A crack primer to a strange new world.




A thorough introduction to the ever evolving world of 3-D printing.

Though it is difficult not to be shocked and awed by the capabilities of today’s 3-D printers, Koch doesn’t affect a gaga tone. She keeps a steady pace and lets the subject wow for itself. Readers learn that 3-D printing, though still in its infancy, holds the promise to make medical, fashion, industrial, what-have-you innovations that will change our world in fundamental ways. Koch starts the whole business off by comparing her subject to a mud dauber wasp that uses a variety of materials instead of wood pulp and saliva—and those materials can now be combined to make a range of items from human tissue to flavored sweets, from teeth to 3-D printers that make other 3-D printers. A good selection of engineers and inventors, both men and women, are given pleasingly anecdotal profiles, and Koch lays down some fundamentals that may not occur to readers, such as the fact that each printer is designed to do one job and that job only. The book’s layout can get somewhat hectic, with boxes, separate spreads, or abrupt color shifts signaling particular information for emphasis. Occasionally Koch will leave readers stranded—just how, for instance, do archaeologists study digs by using 3-D printers “in a way that will not damage or destroy [artifacts and sites]”? Otherwise, the writing is smart and engaging.

A crack primer to a strange new world. (Nonfiction. 12-18)

Pub Date: Oct. 1, 2017

ISBN: 978-1-5124-1570-4

Page Count: 112

Publisher: Twenty-First Century/Lerner

Review Posted Online: July 17, 2017

Kirkus Reviews Issue: Aug. 1, 2017

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A concise companion and update to Vicki Oransky Wittenstein’s Planet Hunter (2010).



An enticing overview of tools, techniques, and discoveries in what the author rightly characterizes “a red-hot field in astronomy.”

Alas; it is perhaps too red-hot. Not only is Kenney’s count of accepted and potential exoplanets (as of May 2016) well out of date already, but her claim that “Wolf-1061” (sic: that’s actually the name of the star and its system) is the nearest Earthlike planet in the habitable “Goldilocks Zone” has been trumped by the recent discovery of a closer candidate orbiting Proxima Centauri. Still, along with describing in nontechnical terms each tool in the researcher’s kit—from space- and ground-based telescopes of various types to instruments that detect subtle stellar wobbles, spectrum changes, microlensing, and other telling signs—the author fills in the historical background of exoplanet research and profiles some of its weirder findings. She also casts side glances at extremophile life on Earth and other, at least tangentially related, topics. The small format gives the assortment of photos, artists’ renditions, diagrams, and generic star fields a cramped look, but readers curious about how researchers could possibly detect such dinky, distant objects as planets belonging to other star systems will come away satisfied and intrigued.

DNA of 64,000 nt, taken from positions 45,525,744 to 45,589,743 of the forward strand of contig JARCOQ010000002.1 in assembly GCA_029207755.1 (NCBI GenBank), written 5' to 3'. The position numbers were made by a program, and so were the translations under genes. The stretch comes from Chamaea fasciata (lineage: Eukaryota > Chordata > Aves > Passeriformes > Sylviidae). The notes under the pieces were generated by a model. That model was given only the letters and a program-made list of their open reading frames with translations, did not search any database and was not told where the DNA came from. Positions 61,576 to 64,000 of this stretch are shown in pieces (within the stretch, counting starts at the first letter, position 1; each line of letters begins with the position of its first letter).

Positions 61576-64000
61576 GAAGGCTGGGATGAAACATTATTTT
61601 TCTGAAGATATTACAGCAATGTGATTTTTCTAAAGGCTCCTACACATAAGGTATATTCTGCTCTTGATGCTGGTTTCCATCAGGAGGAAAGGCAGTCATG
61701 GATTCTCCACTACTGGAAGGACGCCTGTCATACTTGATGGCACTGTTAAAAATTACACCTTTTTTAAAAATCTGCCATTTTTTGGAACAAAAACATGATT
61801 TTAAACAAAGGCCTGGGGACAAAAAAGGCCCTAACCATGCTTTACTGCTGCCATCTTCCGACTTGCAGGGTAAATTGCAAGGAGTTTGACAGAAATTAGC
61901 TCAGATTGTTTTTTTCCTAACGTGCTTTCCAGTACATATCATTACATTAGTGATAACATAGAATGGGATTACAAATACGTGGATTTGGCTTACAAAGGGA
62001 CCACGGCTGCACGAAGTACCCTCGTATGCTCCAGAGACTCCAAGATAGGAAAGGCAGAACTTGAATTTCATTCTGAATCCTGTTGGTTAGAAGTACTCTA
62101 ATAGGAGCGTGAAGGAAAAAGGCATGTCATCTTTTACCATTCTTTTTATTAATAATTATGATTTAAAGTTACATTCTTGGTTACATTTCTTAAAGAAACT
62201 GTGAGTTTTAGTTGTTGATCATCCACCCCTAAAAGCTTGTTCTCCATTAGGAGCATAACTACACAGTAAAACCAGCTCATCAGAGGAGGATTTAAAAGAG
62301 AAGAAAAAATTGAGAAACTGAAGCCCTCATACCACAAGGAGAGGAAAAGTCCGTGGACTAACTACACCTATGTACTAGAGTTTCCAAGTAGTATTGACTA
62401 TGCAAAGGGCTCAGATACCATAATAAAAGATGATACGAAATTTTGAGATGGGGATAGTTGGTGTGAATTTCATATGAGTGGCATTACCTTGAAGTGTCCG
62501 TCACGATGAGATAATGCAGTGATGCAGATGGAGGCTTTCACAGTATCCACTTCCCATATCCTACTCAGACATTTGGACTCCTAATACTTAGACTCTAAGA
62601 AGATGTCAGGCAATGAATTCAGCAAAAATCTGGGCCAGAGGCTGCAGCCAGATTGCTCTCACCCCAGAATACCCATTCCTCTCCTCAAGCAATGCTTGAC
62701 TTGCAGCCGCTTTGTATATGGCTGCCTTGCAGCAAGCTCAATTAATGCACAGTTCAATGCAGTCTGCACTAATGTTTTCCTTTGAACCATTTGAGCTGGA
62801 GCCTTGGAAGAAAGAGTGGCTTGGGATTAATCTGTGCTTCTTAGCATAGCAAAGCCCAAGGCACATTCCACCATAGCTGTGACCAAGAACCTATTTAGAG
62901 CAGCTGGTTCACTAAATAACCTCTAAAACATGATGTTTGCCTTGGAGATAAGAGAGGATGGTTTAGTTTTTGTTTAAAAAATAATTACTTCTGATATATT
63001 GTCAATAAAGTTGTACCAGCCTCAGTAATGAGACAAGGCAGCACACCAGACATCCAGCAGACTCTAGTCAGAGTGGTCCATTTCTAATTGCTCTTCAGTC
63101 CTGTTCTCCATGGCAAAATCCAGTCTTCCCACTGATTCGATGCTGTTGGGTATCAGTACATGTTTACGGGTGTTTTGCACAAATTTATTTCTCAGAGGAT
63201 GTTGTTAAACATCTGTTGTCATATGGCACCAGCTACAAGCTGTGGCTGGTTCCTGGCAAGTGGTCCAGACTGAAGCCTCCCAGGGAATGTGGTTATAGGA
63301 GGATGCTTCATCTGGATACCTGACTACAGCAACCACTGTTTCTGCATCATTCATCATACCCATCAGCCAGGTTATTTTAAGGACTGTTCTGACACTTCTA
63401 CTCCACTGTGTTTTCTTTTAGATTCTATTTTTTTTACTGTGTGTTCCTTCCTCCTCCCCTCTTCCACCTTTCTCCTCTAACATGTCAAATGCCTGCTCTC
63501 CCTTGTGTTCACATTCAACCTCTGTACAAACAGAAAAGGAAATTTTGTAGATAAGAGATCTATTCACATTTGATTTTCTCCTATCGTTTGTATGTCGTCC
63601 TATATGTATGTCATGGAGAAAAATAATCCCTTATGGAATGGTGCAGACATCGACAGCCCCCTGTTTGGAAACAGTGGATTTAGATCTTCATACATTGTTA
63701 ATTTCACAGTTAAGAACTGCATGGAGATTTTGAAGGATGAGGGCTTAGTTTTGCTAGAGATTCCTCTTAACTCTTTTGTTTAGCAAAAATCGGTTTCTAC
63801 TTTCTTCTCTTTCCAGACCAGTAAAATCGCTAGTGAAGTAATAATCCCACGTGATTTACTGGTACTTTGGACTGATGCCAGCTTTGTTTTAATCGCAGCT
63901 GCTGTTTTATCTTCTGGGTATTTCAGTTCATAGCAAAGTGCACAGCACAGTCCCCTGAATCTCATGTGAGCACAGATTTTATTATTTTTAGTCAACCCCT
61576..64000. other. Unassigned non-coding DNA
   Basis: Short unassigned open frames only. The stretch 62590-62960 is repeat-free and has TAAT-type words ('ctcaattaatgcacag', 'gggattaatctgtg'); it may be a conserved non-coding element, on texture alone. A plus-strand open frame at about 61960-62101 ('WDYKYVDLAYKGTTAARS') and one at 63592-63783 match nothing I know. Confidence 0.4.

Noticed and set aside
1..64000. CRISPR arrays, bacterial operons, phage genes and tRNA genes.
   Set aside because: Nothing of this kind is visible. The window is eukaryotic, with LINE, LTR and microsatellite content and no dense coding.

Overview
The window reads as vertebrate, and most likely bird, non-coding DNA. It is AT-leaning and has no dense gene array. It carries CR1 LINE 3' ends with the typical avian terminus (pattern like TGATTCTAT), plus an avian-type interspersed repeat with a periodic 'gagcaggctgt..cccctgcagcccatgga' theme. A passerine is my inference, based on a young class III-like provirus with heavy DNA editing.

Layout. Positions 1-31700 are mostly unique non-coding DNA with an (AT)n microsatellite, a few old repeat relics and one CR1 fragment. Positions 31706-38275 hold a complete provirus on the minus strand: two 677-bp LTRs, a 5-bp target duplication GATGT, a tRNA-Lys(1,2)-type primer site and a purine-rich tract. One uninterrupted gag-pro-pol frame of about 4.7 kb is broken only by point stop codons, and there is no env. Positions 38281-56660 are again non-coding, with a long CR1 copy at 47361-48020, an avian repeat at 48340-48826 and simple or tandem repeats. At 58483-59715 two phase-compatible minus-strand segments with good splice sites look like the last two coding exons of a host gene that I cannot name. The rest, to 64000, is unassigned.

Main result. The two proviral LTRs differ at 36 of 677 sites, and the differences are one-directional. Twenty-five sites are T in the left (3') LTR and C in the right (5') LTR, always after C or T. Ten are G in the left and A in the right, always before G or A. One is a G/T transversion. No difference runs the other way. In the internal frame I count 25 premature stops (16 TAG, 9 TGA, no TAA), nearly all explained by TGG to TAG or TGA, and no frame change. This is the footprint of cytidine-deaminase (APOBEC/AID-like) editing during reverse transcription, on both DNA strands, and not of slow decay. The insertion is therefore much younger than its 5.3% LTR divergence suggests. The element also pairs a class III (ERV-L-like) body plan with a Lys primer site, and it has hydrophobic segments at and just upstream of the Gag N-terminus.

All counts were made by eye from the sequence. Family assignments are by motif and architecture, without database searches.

A concise companion and update to Vicki Oransky Wittenstein’s Planet Hunter (2010). (index, source notes, bibliography, websites) (Nonfiction. 12-16)

Pub Date: March 1, 2017

ISBN: 978-1-5124-0086-1

Page Count: 92

Publisher: Twenty-First Century/Lerner

Review Posted Online: Nov. 16, 2016

Kirkus Reviews Issue: Dec. 1, 2016

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Tech-centered empowerment for those who feel voiceless.



The teens behind the web video game “Tampon Run” tell how they got started in programming.

This is a first-person account of how Filipina Andrea “Andy” Gonzales from the East Village and the Bronx and white Sophie Houser from the Upper West Side met at the Girls Who Code summer program and joined forces to create a video game that received viral media attention. The chapters are organized chronologically and, inside each, switch between the two authors’ lively narrations. First, they introduce themselves and their backgrounds with programming: Sophie was a high achiever crippled by self-doubt and terrified of public speaking who was drawn to the GWC program to learn a new way to express herself; Andy was a lifelong gamer and programmer’s daughter who had already attended coding programs by the time she attended GWC. What brought the two together for their project was a desire to combine social commentary with their coding, resulting in their successful game. The game (and networking opportunities from GWC) has brought them attention and many more opportunities, but it also took more time and energy than they had to spare. By book’s end, they find themselves evaluating their futures with technology. The psychology of self-doubt and value of persistence are well-presented—the co-authors stress that the greater the frustration, the better the payoff.

Tech-centered empowerment for those who feel voiceless. (coding appendix with glossary, sample code, resources) (Memoir. 12-17)

Pub Date: March 7, 2017

ISBN: 978-0-06-247250-2

Page Count: 272

Publisher: Harper/HarperCollins

Review Posted Online: Dec. 21, 2016

Kirkus Reviews Issue: Jan. 15, 2017

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